Mr D JOSEPH: Hon Speaker, I am the constituency head for Brakenfell and I wish to spend a few moments on what is happening in that constituency. I support the call by the Premier of Western Cape and the Minister of Education in the Western Cape, as well as all the stakeholders who have called for the rights of students to be protected while they are writing exams. I also appreciate the statement by the President who called for calmness. Any mass meeting, any mass gathering at the school at this time is not helpful. The police are there to take responsibility, to deal with the unrest.
Dit is verstaanbaar dat ouers en die gemeenskap bekommerd is oor hul kinders se veiligheid, en die aanhoudende intimidasietaktiek wat gebeur kan nie langer deur wetsgehoorsame burgers geduld word nie.
Aan al die ondersteuners regoor Suid-Afrika wil ek sê dat die DA se standpunt is dat die Wes-Kaap deel van Suid-Afrika is en nie deel van ’n onafhanklike staat is nie. Ons ondersteun dit nie.
Let me get back to my speech. Let us remind ourselves that the Medium-Term Budget Policy Statement gives momentum to the government. It gives the opportunity to prioritise the budget. Changes to spending are out of proportion, if we compare it to the revenue collection. In terms of the Money Bills Amendment Procedure and Related Matters Act of 2009, the revised fiscal framework should ensure that costs of current spending are not deferred to future generations. South Africa is now faced with this reality.
The Covid-19 pandemic with its devastating health and economic effects on our country will be felt by future generations to come. The state capture experience under the ANC government, like the
Marikana experience should be recorded as the biggest embarrassment of our democracy.
It is my hope that the members elected in this Sixth Parliament as well as all departments, state-owned entities will co-operated with the Zondo Commission. We need to close the state capture chapter ensuring that we do not deny future generations with best opportunities.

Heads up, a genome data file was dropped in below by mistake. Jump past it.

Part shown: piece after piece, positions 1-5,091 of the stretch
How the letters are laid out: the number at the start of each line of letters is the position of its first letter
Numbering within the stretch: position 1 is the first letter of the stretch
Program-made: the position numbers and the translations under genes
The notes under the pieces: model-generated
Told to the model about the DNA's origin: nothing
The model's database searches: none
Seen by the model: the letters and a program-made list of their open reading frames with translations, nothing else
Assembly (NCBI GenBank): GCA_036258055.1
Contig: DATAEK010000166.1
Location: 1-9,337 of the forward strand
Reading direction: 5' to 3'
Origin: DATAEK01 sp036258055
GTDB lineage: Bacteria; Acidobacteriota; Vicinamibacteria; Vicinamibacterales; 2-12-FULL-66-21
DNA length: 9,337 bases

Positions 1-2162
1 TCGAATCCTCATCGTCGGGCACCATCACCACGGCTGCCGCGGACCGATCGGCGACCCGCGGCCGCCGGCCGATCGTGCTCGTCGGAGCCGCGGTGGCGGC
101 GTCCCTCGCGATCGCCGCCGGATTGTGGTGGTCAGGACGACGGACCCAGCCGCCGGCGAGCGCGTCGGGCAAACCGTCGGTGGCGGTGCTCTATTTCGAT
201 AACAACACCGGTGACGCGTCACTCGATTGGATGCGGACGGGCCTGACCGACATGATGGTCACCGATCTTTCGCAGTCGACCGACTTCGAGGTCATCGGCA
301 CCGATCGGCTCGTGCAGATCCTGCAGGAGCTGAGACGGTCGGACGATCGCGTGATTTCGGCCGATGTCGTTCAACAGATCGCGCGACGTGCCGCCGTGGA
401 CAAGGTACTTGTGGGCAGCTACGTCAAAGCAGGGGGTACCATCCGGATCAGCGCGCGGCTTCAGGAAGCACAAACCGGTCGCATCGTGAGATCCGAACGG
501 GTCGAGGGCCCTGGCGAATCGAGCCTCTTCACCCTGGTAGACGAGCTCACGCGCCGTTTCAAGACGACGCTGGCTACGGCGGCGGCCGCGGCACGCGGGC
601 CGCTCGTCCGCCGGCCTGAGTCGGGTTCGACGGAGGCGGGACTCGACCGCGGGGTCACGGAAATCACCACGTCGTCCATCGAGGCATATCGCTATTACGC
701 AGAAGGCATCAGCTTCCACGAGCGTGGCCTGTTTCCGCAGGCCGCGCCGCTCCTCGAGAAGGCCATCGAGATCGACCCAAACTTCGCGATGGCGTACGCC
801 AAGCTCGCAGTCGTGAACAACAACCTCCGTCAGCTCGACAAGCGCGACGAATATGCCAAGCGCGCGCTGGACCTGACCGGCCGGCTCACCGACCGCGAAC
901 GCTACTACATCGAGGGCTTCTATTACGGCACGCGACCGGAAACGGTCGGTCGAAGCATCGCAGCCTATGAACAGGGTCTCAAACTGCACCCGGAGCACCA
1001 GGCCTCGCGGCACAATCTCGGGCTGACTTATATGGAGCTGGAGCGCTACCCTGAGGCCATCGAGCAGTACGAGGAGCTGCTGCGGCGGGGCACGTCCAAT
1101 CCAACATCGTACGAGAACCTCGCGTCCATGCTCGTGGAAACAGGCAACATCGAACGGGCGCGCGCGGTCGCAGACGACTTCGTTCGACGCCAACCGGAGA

When the Minister of Finance tabled the revised fiscal framework, we all knew South Africa was in trouble. We all agreed that the government wage bill needs urgent attention, health, education, local government need urgent attention.
We agree we must build a capable state that must provide a professional service. The global economic outlook is bleak and impacts on our own projected growth. We do agree on that. We agree on the restructuring of Eskom with alternative energy options. We agree that our debt is unsustainable. We agree to form partnerships with the private sector. We agree on restructuring the state-owned entities. We agree that the Public Procurement Bill must be amended to deal with undue influences and corruption. The DA agrees with structural reforms, such as modernising networks, industries and increase regional economy and trade.
What the DA do not agree with is the bailing out of SAA, the R10,5 billion under the name of a business rescue plan. We do not agree that money is shifted from line departments like Police, Higher Education, Health. Money must be shifted to the poor that cannot afford or don’t fly aeroplanes. The poor needs government to invest in restoring human dignity.
The DA do not agree with raising personal taxes. Economic growth and job creation is the best way to increase taxes. The DA do not agree that the economy must suffer any longer under Covid-19 unreasonable lockdown regulations. We do not agree that lockdown power must remain with Cabinet. The power must be shifted to Parliament. The power must be shifted back to the people of South Africa.
The airlines across the world are changing and business models are changing as well. One of the best airlines in the world, British Airways is cutting down on senior management salaries and is reducing its assets. According to a report in the Business Day written by Julie Johnson, Boeing decided that organisational restructuring is unavoidable if it wants to extend the cash flow and mitigate the risks.
Why is the ANC choosing SAA over millions of people who live in poverty? The uncertainty of SAA must come to an end. The uncertainty regarding SAA staff must end immediately.